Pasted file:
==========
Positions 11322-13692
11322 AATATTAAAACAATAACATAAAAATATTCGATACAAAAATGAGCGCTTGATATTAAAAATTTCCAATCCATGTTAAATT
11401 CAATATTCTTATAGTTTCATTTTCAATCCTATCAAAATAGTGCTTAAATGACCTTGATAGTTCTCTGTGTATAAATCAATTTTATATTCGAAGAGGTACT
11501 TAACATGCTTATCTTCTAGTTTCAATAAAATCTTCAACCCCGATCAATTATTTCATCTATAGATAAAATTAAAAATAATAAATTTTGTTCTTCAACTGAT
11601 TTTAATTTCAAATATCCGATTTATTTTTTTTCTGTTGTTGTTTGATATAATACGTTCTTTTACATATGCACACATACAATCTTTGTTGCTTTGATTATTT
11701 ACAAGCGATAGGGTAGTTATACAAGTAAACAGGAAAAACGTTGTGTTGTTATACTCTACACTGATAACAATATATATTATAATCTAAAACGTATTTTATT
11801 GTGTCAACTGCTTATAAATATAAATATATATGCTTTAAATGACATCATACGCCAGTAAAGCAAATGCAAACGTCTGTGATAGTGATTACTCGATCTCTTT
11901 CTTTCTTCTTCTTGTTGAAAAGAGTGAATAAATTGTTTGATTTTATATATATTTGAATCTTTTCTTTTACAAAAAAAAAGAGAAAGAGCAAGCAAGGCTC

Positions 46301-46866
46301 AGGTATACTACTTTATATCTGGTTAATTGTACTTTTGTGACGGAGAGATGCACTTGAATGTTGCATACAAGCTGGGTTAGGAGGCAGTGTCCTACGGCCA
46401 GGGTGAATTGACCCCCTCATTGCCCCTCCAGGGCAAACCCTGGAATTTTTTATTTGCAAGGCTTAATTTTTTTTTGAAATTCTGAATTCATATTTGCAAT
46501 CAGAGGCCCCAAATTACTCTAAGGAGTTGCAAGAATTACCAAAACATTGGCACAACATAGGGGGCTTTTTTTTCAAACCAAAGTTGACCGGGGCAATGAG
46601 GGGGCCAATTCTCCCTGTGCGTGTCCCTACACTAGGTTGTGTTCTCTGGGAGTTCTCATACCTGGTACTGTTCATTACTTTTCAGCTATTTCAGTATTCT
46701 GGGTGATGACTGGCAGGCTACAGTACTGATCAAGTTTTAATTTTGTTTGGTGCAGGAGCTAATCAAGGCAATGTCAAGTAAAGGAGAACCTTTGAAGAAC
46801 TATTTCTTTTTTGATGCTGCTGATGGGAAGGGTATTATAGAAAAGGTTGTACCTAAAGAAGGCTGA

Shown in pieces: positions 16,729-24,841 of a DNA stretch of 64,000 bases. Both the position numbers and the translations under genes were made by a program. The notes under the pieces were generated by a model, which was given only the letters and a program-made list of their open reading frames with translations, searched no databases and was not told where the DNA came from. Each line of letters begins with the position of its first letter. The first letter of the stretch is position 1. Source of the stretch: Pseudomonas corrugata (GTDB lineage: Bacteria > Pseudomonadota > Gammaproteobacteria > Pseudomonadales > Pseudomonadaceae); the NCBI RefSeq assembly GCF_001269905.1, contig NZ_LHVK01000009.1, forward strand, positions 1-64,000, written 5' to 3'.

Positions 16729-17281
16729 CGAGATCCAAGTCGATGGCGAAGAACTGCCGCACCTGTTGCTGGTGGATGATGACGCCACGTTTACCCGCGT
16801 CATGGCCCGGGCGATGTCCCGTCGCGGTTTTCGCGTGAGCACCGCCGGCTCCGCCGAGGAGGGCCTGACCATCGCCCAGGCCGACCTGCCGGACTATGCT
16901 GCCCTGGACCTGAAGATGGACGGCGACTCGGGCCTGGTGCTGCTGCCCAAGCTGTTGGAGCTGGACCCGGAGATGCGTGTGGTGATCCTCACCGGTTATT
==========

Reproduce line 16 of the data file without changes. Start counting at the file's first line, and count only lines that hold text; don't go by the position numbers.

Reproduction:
Shown in pieces: positions 16,729-24,841 of a DNA stretch of 64,000 bases. Both the position numbers and the translations under genes were made by a program. The notes under the pieces were generated by a model, which was given only the letters and a program-made list of their open reading frames with translations, searched no databases and was not told where the DNA came from. Each line of letters begins with the position of its first letter. The first letter of the stretch is position 1. Source of the stretch: Pseudomonas corrugata (GTDB lineage: Bacteria > Pseudomonadota > Gammaproteobacteria > Pseudomonadales > Pseudomonadaceae); the NCBI RefSeq assembly GCF_001269905.1, contig NZ_LHVK01000009.1, forward strand, positions 1-64,000, written 5' to 3'.